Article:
The same board members, staff, and ties on the Duratta deal are now working at ITRM. Almost all of ITRM employees are from Durrata. During the NDA filing review, Pfizer had some senior members during the NDA review with FDA (pre filing). Some names -- Treacy Vargas (worked at Pfizer for 17yrs, retired, and ITRM brought her out of retirement to be head of their submission applications). They brought her in on contract, then after they submitted the NDA in October, she left.
Sarissa Capital & Alex Denner
Alex & Sarissa are known from above link and many others of turning Bio companies in to large profitable buyouts. Sarissa currently owns 33% of ITRM with a special clause for obtaining 60% total ownership of the outstanding shares.
Sarissa discloses 33% ownership of ITRM
Alex& Sarissa have a clause where after Jan 21, they can invoke the exchange of exchangeable notes to take FULL ownership of ITRM after NDA approval. Sarissa AGM meeting for exchangeable notes. So they have a additional 27% ish to exchange if they want. Starting of the ability to exercise I think is Jan 21 from the filing: ITRM AGM Meeting & Sarissa Ownership clause vote
Current outstanding shares is roughly 70-85% are owned by Sarissa, RA Capital, and other institutions / insiders.
source:ITRM Share distribution / ownership
If you haven't read between the lines this far and clued the pieces together, this may be a potential buyout under the covers. Past Durata employees are familiar with what it takes to pass NDA / FDA approvals. Chief Scientist Michael Dunne has been developing this drug and trials since 2015, he also advocates that a NDA approval and distribution would cause this drug to have a EconomicMoat (Warren Buffet talks a lot about Economic Moat companies).
The potential here is after NDA and possibly prior to the FDA or PDUFA approval in Mar/Apr, this could have Pfizers eye along with a few large pharma companies. The current market cap of ITRM is around $100 million which is absolutely peanuts when compared to a blockbuster drug (500-1billion market cap). This could potentially mean a large buyout anywhere from $10-20 / share. However a fair warning, this is very speculative play but given the consensus of Durata previous staff now at ITRM, Pfizer drug that is in a market sector that has no new competitor in 20years, and Sarisa / Alex Denner eyeing for a ownership stake of ITRM, the sentiments are pointing to a positive influx of catalysts over the coming months.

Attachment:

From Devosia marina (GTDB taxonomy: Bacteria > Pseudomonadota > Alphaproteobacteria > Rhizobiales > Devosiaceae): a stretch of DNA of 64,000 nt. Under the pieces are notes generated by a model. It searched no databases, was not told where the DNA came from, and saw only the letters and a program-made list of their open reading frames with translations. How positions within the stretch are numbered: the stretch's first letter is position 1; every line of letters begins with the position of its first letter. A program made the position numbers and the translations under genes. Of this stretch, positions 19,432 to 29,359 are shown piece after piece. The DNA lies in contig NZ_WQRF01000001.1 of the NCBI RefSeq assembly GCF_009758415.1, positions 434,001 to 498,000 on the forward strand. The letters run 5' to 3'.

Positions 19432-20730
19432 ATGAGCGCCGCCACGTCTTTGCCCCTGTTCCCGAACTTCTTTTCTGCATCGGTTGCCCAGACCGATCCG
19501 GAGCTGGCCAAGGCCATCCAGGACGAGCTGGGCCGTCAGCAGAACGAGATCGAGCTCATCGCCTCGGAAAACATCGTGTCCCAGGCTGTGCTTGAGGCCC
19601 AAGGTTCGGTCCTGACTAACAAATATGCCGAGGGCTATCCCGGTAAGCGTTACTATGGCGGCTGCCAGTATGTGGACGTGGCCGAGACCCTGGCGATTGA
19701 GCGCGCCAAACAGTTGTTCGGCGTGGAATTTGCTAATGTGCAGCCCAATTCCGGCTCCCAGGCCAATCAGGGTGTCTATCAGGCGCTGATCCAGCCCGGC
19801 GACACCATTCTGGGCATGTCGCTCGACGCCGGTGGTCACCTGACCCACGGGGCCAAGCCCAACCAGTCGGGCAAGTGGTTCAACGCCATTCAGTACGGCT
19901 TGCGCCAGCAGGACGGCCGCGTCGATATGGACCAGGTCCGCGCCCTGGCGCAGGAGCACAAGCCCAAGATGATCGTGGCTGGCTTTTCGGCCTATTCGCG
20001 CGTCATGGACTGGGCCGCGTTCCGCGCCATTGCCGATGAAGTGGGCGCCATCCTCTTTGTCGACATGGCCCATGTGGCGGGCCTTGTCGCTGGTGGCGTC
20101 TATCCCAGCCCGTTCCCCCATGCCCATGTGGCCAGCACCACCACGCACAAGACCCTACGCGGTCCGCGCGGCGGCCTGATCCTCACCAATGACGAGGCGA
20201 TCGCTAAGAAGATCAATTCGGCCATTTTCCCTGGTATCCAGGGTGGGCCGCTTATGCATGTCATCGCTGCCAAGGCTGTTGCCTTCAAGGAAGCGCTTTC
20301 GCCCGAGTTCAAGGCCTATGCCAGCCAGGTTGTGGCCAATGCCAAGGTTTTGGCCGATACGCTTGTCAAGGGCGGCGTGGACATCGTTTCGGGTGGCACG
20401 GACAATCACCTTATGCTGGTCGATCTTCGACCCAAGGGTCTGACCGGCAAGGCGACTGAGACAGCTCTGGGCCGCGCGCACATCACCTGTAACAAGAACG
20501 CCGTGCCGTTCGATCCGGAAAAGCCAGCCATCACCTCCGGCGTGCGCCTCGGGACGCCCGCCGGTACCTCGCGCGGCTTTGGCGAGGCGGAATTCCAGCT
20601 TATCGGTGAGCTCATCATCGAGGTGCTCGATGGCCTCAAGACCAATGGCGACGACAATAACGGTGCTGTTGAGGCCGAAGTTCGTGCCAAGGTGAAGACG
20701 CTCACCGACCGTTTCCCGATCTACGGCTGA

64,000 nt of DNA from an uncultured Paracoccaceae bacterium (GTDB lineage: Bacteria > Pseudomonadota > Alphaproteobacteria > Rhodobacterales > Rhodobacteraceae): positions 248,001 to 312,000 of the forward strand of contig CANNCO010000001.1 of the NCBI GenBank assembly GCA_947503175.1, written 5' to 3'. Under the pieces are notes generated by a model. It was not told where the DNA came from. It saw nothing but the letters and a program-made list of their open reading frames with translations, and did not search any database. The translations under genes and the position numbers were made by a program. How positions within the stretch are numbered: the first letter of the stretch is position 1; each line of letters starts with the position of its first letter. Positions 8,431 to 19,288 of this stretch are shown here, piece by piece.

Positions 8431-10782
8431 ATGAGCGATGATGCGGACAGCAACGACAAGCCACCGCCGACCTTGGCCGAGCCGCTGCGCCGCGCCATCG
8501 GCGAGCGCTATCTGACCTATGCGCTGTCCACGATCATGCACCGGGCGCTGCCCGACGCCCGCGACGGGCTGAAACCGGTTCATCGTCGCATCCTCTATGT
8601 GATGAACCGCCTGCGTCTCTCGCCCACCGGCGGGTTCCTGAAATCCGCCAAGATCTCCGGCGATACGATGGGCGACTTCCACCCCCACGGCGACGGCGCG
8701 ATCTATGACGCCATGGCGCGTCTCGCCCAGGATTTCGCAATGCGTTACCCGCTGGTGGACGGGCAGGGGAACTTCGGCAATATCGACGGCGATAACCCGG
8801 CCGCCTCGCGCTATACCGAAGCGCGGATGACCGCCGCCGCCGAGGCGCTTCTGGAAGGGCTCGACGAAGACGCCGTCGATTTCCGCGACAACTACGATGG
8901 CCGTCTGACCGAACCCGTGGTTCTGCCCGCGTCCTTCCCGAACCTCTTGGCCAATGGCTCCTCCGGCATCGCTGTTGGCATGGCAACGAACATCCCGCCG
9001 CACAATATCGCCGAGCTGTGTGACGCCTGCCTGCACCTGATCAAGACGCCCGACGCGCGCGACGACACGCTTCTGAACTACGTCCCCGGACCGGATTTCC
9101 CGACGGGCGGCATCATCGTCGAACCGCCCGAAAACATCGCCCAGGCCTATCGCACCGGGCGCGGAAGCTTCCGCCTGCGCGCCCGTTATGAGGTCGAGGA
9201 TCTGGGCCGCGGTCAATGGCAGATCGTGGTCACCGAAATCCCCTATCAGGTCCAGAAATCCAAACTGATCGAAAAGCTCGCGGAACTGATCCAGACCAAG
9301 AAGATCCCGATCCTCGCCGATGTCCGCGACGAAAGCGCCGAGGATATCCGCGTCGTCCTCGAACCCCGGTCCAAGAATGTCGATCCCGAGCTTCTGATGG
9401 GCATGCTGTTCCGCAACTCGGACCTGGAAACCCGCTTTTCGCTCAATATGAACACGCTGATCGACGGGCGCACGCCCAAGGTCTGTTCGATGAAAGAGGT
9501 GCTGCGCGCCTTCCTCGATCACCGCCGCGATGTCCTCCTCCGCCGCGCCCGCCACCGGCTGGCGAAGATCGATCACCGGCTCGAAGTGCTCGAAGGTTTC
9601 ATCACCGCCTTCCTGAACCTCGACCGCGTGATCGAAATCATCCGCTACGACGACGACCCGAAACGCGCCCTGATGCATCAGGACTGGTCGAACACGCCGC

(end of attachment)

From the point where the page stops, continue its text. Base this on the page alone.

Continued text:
This is a 1st mover advantage in a market that has traditionally been stagnant. My wife works in the medical field and a lot of the verbage is confusing, so I had her review Supolenum. Her findings were this is a fairly well received new drug and something that is much needed in the space. General UTI drugs have terrible side effects and cause intestine and gut bacteria which results in additional anti-biotics. Selopenum has similar side effects, however, much lower then the older products on the market.
****************************ITRM> Institutional ownership. ~70%. You don't see this type of ownership level very often with small cap biopharma companies
**************************Received a CRL from FDA in July last. Something about revising data submitted. PR from ITRM said they didn't have the financing to complete the study. Sarissa Cap and R A Capital invested in Sept/ Sarissa to the tune of 40% ownership with rights to buy more. (activist investment). ITRM recently applied and was given NDA approval for their drug. PDUFA date for approval of drug is early July 21. The company is set up for a buyout. They only have 4 employees/ no sales staff/ Denner from Sarissa is a turnaround-buyout specialist/ ITRM recently partnered with an outside company to market and sell drug (IMO just to increase buyout price/ and just did a shelf BOUGHT offering, possibly so Sarissa can exercise it's right to buy more (just my theory)/ and by increasing number of shares it also increases buyout price. If they went in to a buyout negotiation with only 4 employees and no sales infrastructure they would get raped on the price, hence the recent moves. Fascinating!
I'm sure someone will correct a fact here or there but that's it in a nutshell.